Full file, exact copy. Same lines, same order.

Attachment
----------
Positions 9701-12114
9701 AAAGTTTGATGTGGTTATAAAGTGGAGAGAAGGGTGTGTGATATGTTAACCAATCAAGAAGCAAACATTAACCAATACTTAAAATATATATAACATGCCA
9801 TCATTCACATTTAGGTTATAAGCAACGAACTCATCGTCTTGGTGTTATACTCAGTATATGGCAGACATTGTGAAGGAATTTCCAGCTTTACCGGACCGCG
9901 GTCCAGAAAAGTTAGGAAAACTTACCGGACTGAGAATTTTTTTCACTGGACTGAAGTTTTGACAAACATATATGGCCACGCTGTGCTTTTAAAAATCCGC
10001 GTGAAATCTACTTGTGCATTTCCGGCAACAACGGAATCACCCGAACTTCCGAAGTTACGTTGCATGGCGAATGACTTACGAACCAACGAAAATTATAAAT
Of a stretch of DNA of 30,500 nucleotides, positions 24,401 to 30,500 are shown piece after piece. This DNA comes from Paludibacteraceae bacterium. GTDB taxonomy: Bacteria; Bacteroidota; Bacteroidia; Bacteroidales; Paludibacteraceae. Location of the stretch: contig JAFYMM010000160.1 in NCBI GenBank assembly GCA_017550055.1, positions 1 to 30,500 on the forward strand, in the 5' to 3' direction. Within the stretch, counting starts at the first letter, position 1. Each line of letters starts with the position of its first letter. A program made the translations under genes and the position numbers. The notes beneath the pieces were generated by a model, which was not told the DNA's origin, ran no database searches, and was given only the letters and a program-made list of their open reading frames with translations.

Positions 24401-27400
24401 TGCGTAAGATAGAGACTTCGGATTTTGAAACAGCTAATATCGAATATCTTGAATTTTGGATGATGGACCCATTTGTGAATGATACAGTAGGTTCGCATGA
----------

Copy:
Positions 9701-12114
9701 AAAGTTTGATGTGGTTATAAAGTGGAGAGAAGGGTGTGTGATATGTTAACCAATCAAGAAGCAAACATTAACCAATACTTAAAATATATATAACATGCCA
9801 TCATTCACATTTAGGTTATAAGCAACGAACTCATCGTCTTGGTGTTATACTCAGTATATGGCAGACATTGTGAAGGAATTTCCAGCTTTACCGGACCGCG
9901 GTCCAGAAAAGTTAGGAAAACTTACCGGACTGAGAATTTTTTTCACTGGACTGAAGTTTTGACAAACATATATGGCCACGCTGTGCTTTTAAAAATCCGC
10001 GTGAAATCTACTTGTGCATTTCCGGCAACAACGGAATCACCCGAACTTCCGAAGTTACGTTGCATGGCGAATGACTTACGAACCAACGAAAATTATAAAT
Of a stretch of DNA of 30,500 nucleotides, positions 24,401 to 30,500 are shown piece after piece. This DNA comes from Paludibacteraceae bacterium. GTDB taxonomy: Bacteria; Bacteroidota; Bacteroidia; Bacteroidales; Paludibacteraceae. Location of the stretch: contig JAFYMM010000160.1 in NCBI GenBank assembly GCA_017550055.1, positions 1 to 30,500 on the forward strand, in the 5' to 3' direction. Within the stretch, counting starts at the first letter, position 1. Each line of letters starts with the position of its first letter. A program made the translations under genes and the position numbers. The notes beneath the pieces were generated by a model, which was not told the DNA's origin, ran no database searches, and was given only the letters and a program-made list of their open reading frames with translations.

Positions 24401-27400
24401 TGCGTAAGATAGAGACTTCGGATTTTGAAACAGCTAATATCGAATATCTTGAATTTTGGATGATGGACCCATTTGTGAATGATACAGTAGGTTCGCATGA